cornwall in colours: autumn shades

November

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Garden Portrait: under an autumn sky

Garden Portrait: under an autumn sky

October was a mixed bag of weather. Warm and sunny at first, followed by a couple of big storms and then days of dullness. When the sun finally reappeared we grabbed the chance to head off to Lanhydrock House and Gardens near Bodmin. On approaching our destination we were beginning to regret our choice as ominous clouds gathered on the horizon. In contrast the sky over the north coast were very blue. However I was desperate to see trees and autumn colour and we wouldn’t find that near the coast.

The Gatehouse (1651) used as a hunting lodge, porter’s lodge and even a Sunday School

We were lucky. As we approached the gardens the dark clouds moved away and we were blessed with warm sunshine.  In addition to a variety of colourful leaves there was still plenty of colour in the garden alongside the dramatic seed-heads of Helianthus, Rudbeckia and Monarda.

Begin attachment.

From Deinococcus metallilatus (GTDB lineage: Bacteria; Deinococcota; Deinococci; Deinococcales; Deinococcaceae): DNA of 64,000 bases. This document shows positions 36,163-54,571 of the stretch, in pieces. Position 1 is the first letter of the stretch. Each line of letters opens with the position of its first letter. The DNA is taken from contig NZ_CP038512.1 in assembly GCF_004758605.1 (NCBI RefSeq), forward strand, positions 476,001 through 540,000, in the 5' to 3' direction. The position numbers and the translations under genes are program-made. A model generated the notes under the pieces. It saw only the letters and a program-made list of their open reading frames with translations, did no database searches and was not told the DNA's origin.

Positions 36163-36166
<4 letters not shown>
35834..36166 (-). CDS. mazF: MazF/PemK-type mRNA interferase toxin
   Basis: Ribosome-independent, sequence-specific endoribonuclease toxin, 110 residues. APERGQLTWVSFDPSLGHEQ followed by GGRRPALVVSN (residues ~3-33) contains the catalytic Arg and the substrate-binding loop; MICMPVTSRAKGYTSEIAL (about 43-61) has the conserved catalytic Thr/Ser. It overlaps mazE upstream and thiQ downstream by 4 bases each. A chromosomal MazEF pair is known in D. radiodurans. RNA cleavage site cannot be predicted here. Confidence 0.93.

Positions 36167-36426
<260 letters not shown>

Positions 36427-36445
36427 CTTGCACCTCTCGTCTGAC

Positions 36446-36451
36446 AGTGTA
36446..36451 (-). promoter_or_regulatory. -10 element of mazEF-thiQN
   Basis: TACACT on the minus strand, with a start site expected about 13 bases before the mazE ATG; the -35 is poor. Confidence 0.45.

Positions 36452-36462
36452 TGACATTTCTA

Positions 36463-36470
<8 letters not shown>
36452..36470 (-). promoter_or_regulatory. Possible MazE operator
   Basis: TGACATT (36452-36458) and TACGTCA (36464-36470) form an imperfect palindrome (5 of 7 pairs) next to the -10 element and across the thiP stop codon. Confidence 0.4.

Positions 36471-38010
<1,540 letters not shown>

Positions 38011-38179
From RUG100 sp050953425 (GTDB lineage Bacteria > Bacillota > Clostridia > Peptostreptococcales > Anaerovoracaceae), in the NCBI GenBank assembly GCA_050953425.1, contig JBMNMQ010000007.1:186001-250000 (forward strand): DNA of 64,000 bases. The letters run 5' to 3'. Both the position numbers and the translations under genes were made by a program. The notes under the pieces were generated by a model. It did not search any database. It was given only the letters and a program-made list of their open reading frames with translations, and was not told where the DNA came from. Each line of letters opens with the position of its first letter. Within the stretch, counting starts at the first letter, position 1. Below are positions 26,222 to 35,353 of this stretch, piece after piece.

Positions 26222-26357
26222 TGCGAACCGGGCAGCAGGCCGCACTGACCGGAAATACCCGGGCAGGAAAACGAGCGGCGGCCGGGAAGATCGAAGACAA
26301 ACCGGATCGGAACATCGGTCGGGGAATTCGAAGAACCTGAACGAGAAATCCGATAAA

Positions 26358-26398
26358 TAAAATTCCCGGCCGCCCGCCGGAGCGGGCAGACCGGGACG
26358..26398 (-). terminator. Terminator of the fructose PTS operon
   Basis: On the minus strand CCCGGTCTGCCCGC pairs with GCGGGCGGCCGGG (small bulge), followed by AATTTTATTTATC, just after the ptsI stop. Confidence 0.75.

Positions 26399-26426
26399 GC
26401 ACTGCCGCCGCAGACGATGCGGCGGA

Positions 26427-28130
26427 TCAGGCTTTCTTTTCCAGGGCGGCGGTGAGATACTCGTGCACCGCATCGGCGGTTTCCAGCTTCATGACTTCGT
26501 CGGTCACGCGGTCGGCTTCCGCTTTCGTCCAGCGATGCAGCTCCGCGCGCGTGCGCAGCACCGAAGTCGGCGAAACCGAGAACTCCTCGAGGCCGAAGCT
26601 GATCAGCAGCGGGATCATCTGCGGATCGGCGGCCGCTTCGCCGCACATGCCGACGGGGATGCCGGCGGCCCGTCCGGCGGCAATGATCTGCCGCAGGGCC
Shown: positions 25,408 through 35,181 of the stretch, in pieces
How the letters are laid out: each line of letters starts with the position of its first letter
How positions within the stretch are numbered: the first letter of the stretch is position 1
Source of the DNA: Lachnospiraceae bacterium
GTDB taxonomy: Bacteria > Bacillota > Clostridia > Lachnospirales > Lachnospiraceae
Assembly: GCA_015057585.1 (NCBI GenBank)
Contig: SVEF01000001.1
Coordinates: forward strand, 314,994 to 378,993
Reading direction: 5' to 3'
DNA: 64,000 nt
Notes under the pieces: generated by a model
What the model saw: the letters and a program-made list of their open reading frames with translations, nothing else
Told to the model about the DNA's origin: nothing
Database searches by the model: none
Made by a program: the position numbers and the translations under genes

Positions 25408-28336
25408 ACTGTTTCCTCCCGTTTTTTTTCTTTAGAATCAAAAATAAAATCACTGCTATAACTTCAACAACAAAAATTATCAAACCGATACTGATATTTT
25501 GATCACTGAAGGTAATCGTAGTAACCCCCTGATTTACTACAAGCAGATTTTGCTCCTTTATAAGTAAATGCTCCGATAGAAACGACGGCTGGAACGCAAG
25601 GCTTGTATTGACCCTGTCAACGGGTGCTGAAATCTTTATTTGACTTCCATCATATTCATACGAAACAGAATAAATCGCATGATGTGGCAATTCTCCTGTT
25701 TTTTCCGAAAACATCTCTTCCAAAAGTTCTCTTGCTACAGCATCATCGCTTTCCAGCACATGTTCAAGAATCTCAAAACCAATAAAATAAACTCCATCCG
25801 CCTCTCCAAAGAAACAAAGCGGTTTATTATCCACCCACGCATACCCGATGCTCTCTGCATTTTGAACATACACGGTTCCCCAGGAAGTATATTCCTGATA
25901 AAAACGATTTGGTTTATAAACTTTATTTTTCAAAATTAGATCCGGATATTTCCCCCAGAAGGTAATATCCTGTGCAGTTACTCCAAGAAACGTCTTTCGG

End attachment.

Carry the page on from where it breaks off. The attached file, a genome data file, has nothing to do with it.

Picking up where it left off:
Lanhydrock is one of the famous ‘Great Gardens of Cornwall’ with a large collection of magnolias (120 varieties) and the formal parterre garden below with its box-edged flower beds and clipped yew trees is where you find tulips in springtime.

Now it provides a green foil to the bright colours of the trees in the background and shrubs in the borders. 

Hydrangeas form a colourful passage through to the circular garden.

And the low afternoon light cast shadows and highlights on the Astilbe / False Goat’s Beard dying flowers.

A bench in the sun is perfectly positioned to take in the beauty of the circular garden with its deep herbaceous borders and mix of tropical and native plants, but we were aware that lunch was only served until 3 pm and time was ticking. At the back of the church more herbaceous borders line the meandering paths which lead you higher up the hillside to woodland walks, giving spectacular views of the striking trees, or back down to the stable yard containing the ubiquitous second-hand bookshop, restaurant, refreshment kiosk and toilets.

After a lovely lunch of Robartes Pie (containing layers of potato, cheese, and apple) we left the grounds to explore the house (there are 50 rooms to see so make sure you have enough time) and especially to revisit the 35 metre ‘Long Gallery’ with its superb plasterwork ceiling dating back to approximately 1640.

If you like a walk, long or short, then please visit Jo for her regular strolls in the UK and the Algarve and maybe you would like to join in too. She’s very welcoming.